(Picture found on Pinterest)
I keep having dreams about wisps … I’m not sure if there is a reason behind it … but they inspired me to write this piece of fiction 🙂
Tara Pinto hated old people. Mostly because they often described her as an ’11 year old wisp of a girl’, and remarked that she was neither here nor there. She was not terribly large, or tall, but neither was she small and skinny. Tara was in the middle, but that’s just how she grew up.
Through her youth she disregarded many of the comments that flew her way; after all, it was not proper to talk back to your elders. As the years moved on she acted more rebelliously and spoke back. She was clever with her words, so they did not come off to backhandedly, but she realized that if she was being smart about the way she versed her sentences she would hardly ever get into trouble. She found that a lot of the old people she came into conversation with were dimwitted
When she was a little older, Tara researched the word wisp, and came to realize that it could mean a many number of things: like a small bunch of hair, relatively tiny children, or even mythical floating lights. Now seeing as she was not ‘relatively small’ in her youth she wondered if perhaps there was any part of her that was perhaps … mythical. It seemed absurd at the time, to think of her self as a mythical creature, that was not human; but then, there was supporting evidence to back her statements. The first of which was she hated pizza. Now, she was often criticized for stating this first opinion, but according to Elena Kerry, one of her classmates, everyone liked pizza. Her mother would often try and force her to take a bite, but she found herself gagging as soon as a slice would touch her lips. As she thought more about it, Tara begrudgingly realized that Elena was right. She had, to the day, not met another person who did not enjoy the taste of pizza.
The second reason being she would often fall asleep and wake up in different parts of the house, not remembering how she got there. It was the strangest thing, but for Tara this was life.
“Mum …” Tara had begun to ask one Sunday afternoon s they sat down for tea. “Am I human?” To this her mother had responded with an out bust of raucous laughter.
“What a silly question, Tara.” Her mother said as she placed 2 paratha (Indian flat breads) onto her plate. Tara stared moodily at her food, thinking that it wasn’t a silly question at all; she really wasn’t sure if she was human.
Her father, who had been sitting next to her quietly, his nose in the afternoon paper, rustled the pages shut and squeezed one of her cheeks.
“Well.” He said in a booming voice. “You certainly are too sweet to be human. Most humans are horrible creatures … you must be some kind of angel.” He bent down and kissed her cheeks. Tara giggled and wiped away the wayward spit. Her fathers kisses were always scratchy form his bristly beard.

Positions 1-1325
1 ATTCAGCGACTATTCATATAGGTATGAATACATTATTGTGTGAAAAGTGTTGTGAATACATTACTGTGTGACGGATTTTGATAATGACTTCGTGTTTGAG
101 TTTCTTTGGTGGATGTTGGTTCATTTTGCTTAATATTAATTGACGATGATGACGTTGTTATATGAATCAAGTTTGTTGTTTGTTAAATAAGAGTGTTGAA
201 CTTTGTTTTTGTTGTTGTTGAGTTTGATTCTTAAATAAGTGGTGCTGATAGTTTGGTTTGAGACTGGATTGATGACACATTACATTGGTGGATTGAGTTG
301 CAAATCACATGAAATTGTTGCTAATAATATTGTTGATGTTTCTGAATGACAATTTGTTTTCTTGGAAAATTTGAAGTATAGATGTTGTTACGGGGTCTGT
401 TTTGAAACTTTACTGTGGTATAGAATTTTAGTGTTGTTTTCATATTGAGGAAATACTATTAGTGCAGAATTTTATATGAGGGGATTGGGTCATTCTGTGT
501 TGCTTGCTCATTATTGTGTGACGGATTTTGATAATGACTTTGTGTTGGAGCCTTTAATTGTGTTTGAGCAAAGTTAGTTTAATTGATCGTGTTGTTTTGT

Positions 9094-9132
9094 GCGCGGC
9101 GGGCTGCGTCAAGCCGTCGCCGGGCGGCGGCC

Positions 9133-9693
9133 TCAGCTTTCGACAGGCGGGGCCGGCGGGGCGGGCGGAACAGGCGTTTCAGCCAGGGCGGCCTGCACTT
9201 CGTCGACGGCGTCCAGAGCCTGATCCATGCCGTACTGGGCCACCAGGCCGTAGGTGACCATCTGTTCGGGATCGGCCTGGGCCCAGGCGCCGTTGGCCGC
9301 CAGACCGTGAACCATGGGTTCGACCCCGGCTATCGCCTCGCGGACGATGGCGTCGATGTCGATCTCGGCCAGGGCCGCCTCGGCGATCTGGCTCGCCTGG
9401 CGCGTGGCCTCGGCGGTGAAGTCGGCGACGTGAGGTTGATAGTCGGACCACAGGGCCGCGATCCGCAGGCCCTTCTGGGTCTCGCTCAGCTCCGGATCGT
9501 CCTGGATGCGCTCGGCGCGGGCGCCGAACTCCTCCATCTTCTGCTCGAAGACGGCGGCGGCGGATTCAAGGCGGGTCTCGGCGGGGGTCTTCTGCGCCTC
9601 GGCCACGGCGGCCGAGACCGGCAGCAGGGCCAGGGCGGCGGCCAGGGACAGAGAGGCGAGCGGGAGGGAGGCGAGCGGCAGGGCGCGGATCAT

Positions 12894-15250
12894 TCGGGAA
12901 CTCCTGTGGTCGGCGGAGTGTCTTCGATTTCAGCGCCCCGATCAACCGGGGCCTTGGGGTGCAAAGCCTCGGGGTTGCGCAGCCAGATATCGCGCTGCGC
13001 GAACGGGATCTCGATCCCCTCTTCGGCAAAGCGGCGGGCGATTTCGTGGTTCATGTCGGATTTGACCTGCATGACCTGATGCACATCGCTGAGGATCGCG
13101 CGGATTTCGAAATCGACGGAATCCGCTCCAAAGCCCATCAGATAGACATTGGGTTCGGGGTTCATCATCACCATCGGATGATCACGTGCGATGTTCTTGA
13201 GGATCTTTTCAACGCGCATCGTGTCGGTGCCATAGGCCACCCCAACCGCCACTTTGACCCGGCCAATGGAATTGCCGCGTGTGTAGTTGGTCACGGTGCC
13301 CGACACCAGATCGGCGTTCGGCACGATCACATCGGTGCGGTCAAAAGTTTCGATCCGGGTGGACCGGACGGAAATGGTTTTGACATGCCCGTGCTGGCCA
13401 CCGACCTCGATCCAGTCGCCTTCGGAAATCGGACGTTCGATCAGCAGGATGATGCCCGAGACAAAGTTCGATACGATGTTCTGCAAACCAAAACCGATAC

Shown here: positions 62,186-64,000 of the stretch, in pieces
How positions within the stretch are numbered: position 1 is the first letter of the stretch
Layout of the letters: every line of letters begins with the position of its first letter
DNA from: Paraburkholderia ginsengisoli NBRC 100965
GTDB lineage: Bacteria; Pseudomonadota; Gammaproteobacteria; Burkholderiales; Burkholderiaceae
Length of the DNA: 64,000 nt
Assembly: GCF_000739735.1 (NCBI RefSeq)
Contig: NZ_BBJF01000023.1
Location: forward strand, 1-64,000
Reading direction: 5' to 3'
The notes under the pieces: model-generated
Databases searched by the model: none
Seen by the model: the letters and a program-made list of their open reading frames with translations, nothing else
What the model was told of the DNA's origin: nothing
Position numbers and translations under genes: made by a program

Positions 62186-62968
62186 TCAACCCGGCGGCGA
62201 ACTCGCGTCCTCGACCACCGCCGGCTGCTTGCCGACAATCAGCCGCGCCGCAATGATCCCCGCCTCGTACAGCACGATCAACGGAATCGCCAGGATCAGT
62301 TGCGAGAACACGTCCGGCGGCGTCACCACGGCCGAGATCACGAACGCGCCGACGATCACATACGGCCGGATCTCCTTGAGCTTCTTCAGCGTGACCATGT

“An Angel!” Her brother Adam, piped up from the other side of the table. “Come of it!” He glared at his younger sister with squinted eyes. “She’s definitely an alien of some sort, but no way is she an Angel!”
Tara looked horror struck as he said, which caused his mother to slap Adam at the back of his head. “Stop being rude to your sister.” Her glare was more ferocious than Adam’s.
“Sweetheart…” She looked sympathetically at her daughter. “I don’t know why you think you are not human, but that’s what we are. We were all created uniquely by God.” She smiled, and held onto the ruby rosary that hung from her neck.
Her father suddenly looked down at her seriously. A concerned expression sprinkled on his face.
“Has anyone said anything to you, Tara?”
“What do you mean?” Tara asked.
“Have the kids been saying mean things, like you aren’t human?”
“No nothing like that…” She said absentmindedly. She thought back to her school hours, no one ever said she was an alien except Adam. They thought she was strange, and weird, especially as she didn’t like pizza, but they never called her names.
“Then where are all of these ideas coming from?”
Tara wished she’d said nothing. The way that they looked at her, it made her feel uncomfortable.
“It’s nothing, mum.” She said chewing on the flat bread. She ate silently for the rest of the time, and only very occasionally answered in the conversation. He father had began discussing cricket with Adam, and Tara decided to stay quiet at that point as she had no interest in cricket.
Once the dishes were cleared away and Tara was back in her bedroom, she thought perhaps she would write a quick note in her diary. The purple diary had been given to her by her Uncle Dinesh. She had stashed it in her cupboard under the socks, just so Adam couldn’t find it. He had, of course, tried many times, though unsuccessfully. Checking the coast was clear, she pried open the cupboard door and retrieved the diary from its spot.
She opened it up to the date and scrawled in a note to herself:
Mum and Dad have said I’m a human, but I don’t feel human. Adam still thinks I’m an alien … maybe he is right. Sometimes I wish God would give me a sign … or talk to me and tell me what’s wrong with me …
She sucked on the tip of the pen once she had finished writing, staring at the page. She had not realized by tears were welling in her eyes, and splashed lightly onto the diary pages. She felt so helpless.
As she placed her head down on her forearm and wept tony motes of bright light appeared above her head. They circled around her, and grew brighter in form. Tara’s crying ceased as a flood of happiness washed over her. Then slowly, she raised her head, and a smile appeared on the face of the young girl.